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Peanut & Tree Nut Allergies


Having a child diagnosed with a peanut or tree nut allergy is understandably scary. Here we give you the necessary information to safely manage your child’s diet with the least amount of stress!

What are peanuts and tree nuts?

Tree nuts include walnuts, almonds, hazelnuts, cashews, pistachios, and Brazil nuts. Note that coconut is not a tree nut and is usually well-tolerated by people with tree nut allergy.

Peanuts are technically legumes and not nuts. Peanut and tree nut allergies are different. However, different nuts often come in contact with one another during food manufacturing.

Some allergists recommend that people with one specific nut allergy avoid all peanuts and tree nuts. Ask your allergist what they recommend for your child.

What is peanut or tree nut allergy?

An allergy to peanuts or tree nuts means that your child’s immune system over-reacts when your child eats anything containing a particular nut. Signs of this “over-reaction” (an allergic reaction) may be hives, swollen itchy spots on the skin, an itchy mouth or throat, or a runny/congested nose.

Some people with food allergies have an anaphylactic reaction. This means the allergic reaction becomes life-threatening and affects the ability to breathe.

Someone can have a mild reaction to peanuts one time and an anaphylactic reaction another time. Because of this, your doctor will likely recommend that you carry an epinephrine auto-injector with you at all times, in case your child has a severe reaction.

How does an allergic reaction happen?

In order for your child to have an allergic reaction, she must come in contact with either peanuts or tree nuts. Your child cannot have a reaction by breathing in the smell of peanuts or tree nuts.

But there have been cases where someone in an enclosed area where peanuts were being crushed inhaled some peanut particles and developed an allergic reaction. This is a very unusual situation though.

Your child could, however, react if she touched peanut butter and then touched her eyes, nose, or mouth. This is why a peanut allergy is hard for young children. They could easily touch a surface with leftover peanut butter residue (like another child’s hand or a picnic table), then put their hands in their mouths.

How can I prevent my child from having an allergic reaction?

Preventing a reaction means your child needs to avoid ALL foods containing whatever specific tree nut/peanut they are allergic to. Again, your allergist may recommend your child avoid all tree nuts and peanuts.

Food labels in the US are required by law to say if a food contains peanuts or tree nuts (since they are such popular allergens) in one of two ways:

  1. By listing the allergen in the ingredients, such as “Ingredients: Wheat, peanuts, salt.”

  2. By having an allergy statement at the end of the ingredient list, for example, “Contains almonds”.

Some labels will say “Made in a facility that processes peanuts and tree nuts.” This means the food manufacturer can’t guarantee that the food is nut-free. The product may have come in contact with nuts in the factory, even if nuts weren’t an intended ingredient. Your allergist will guide you on whether or not your child should avoid foods with this statement on the label.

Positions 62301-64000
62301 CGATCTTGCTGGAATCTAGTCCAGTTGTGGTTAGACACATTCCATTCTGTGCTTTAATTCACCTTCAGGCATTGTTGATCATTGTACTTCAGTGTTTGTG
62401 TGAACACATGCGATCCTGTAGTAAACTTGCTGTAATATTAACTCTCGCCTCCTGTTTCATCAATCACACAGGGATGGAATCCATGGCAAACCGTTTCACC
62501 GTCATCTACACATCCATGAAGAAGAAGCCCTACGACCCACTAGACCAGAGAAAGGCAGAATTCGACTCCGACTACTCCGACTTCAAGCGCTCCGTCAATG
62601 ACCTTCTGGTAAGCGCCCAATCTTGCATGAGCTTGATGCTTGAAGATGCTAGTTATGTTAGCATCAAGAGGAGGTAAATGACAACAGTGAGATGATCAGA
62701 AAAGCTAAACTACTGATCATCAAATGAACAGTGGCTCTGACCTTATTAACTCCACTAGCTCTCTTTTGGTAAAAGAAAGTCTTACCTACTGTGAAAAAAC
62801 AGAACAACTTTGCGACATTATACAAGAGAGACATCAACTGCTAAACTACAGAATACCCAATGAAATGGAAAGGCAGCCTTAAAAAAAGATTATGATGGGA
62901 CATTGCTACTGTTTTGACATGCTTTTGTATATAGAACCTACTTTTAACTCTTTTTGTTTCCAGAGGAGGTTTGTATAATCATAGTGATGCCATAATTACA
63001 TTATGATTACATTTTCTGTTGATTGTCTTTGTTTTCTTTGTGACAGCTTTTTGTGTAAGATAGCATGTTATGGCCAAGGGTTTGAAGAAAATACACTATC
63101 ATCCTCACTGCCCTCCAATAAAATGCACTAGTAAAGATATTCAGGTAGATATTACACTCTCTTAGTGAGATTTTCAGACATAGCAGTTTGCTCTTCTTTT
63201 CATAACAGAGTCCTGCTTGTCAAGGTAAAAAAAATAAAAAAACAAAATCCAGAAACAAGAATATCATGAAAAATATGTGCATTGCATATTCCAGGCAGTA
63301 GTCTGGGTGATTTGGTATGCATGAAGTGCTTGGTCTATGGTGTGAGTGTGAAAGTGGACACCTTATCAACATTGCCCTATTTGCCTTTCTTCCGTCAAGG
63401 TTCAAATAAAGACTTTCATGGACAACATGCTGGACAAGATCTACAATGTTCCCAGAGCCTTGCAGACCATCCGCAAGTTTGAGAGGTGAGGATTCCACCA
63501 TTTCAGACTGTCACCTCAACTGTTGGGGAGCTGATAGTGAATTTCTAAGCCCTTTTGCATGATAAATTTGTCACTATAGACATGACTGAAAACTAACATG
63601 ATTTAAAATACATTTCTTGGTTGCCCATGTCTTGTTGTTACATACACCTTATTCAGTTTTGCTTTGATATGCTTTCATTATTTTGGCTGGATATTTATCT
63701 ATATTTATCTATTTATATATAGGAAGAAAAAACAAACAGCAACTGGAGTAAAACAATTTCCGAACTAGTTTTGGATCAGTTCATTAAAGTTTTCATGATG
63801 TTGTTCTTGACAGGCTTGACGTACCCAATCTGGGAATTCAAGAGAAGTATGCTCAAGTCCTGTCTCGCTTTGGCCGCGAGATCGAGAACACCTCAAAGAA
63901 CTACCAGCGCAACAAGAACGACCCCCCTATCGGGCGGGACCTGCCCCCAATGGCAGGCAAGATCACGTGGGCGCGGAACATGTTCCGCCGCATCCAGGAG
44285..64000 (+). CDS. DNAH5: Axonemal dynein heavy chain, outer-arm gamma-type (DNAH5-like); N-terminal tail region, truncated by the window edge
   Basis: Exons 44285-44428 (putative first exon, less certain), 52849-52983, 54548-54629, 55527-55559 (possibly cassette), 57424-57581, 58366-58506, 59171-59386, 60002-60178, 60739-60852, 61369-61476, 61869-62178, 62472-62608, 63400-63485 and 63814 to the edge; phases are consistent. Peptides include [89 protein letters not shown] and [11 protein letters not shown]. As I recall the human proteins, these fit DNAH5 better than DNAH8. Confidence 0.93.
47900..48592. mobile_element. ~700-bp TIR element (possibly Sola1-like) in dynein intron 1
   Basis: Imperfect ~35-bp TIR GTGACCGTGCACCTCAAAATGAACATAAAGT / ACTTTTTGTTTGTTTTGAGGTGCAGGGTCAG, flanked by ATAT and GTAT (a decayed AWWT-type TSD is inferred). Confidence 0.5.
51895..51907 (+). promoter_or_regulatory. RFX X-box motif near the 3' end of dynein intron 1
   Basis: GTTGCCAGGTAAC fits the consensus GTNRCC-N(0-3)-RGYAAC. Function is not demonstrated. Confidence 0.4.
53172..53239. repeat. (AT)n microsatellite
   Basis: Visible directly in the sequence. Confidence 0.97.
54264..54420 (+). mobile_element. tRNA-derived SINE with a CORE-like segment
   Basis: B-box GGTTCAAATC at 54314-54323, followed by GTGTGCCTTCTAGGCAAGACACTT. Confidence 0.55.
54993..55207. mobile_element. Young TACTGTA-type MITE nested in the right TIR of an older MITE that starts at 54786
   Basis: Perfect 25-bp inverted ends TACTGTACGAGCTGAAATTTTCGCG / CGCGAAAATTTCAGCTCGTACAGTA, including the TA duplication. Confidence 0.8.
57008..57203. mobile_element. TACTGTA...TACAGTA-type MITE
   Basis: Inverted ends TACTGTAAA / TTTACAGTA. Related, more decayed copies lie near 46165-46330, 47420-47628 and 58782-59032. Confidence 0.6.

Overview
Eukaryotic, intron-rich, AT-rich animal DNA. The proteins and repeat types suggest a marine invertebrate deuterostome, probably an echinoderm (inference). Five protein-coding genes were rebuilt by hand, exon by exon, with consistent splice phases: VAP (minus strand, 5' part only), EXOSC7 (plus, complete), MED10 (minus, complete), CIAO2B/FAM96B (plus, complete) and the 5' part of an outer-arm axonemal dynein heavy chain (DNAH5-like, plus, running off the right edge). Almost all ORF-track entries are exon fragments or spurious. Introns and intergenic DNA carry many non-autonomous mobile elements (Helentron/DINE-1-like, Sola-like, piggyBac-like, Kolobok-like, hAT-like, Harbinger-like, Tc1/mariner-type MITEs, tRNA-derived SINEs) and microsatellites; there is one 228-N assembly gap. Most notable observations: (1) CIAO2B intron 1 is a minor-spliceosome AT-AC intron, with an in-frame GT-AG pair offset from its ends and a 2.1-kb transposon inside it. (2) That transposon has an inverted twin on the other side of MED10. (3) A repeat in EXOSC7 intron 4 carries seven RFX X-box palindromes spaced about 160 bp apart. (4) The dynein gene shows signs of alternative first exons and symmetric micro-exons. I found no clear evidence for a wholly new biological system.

General tips

  • Label reading: Food manufacturers can change ingredients at any time without informing consumers. Read food labels every time you shop.

  • School: Make sure your child knows not to share another child’s food.

  • Parties: Before your child attends a birthday party, let the host know about your child’s allergy. If they can’t guarantee the food and cake will be nut-free, bring your own. It’s very important to let your child participate in activities like birthday parties, even if she has to eat a different dessert.

  • Restaurants: Ask to speak with the chef before ordering. They will help you choose nut-free dishes.

  • Teenagers: It is possible for a teen with a peanut allergy to have a reaction from kissing someone who has recently eaten peanuts. If you have a child old enough to date, make sure they know this.

  • The world is not nut-free. There’s a chance your child is about to sit at a mall food court table where someone just ate peanut noodles. Carry wipes with you and wipe down the table and chair surfaces before your child sits down.

  • Make sure you, babysitters, and grandparents always carry an epinephrine auto-injector and know how to use it.

Tricky foods containing nuts

  • Asian cuisines (Thai, Chinese, etc.) often contain peanuts

  • Baked goods like brownies or banana bread may contain walnuts or other nuts

  • Mortadella (may contain pistachios)

  • Pesto (contains pine nuts, also known as pignolis)

  • Tree nut oils (e.g. walnut oil) can be found in flavored coffees and skin-care products like lotions

  • Nutella (contains hazelnuts)

  • Nut milks (almond milk, cashew milk, etc.)

  • Salad dressings or marinades

  • Ice cream parlors are risky for a child with a peanut allergy. Peanuts are commonly used as toppings and in some ice cream flavors.

If you want to know more about effective ways to manage your child’s food allergy, please contact us.

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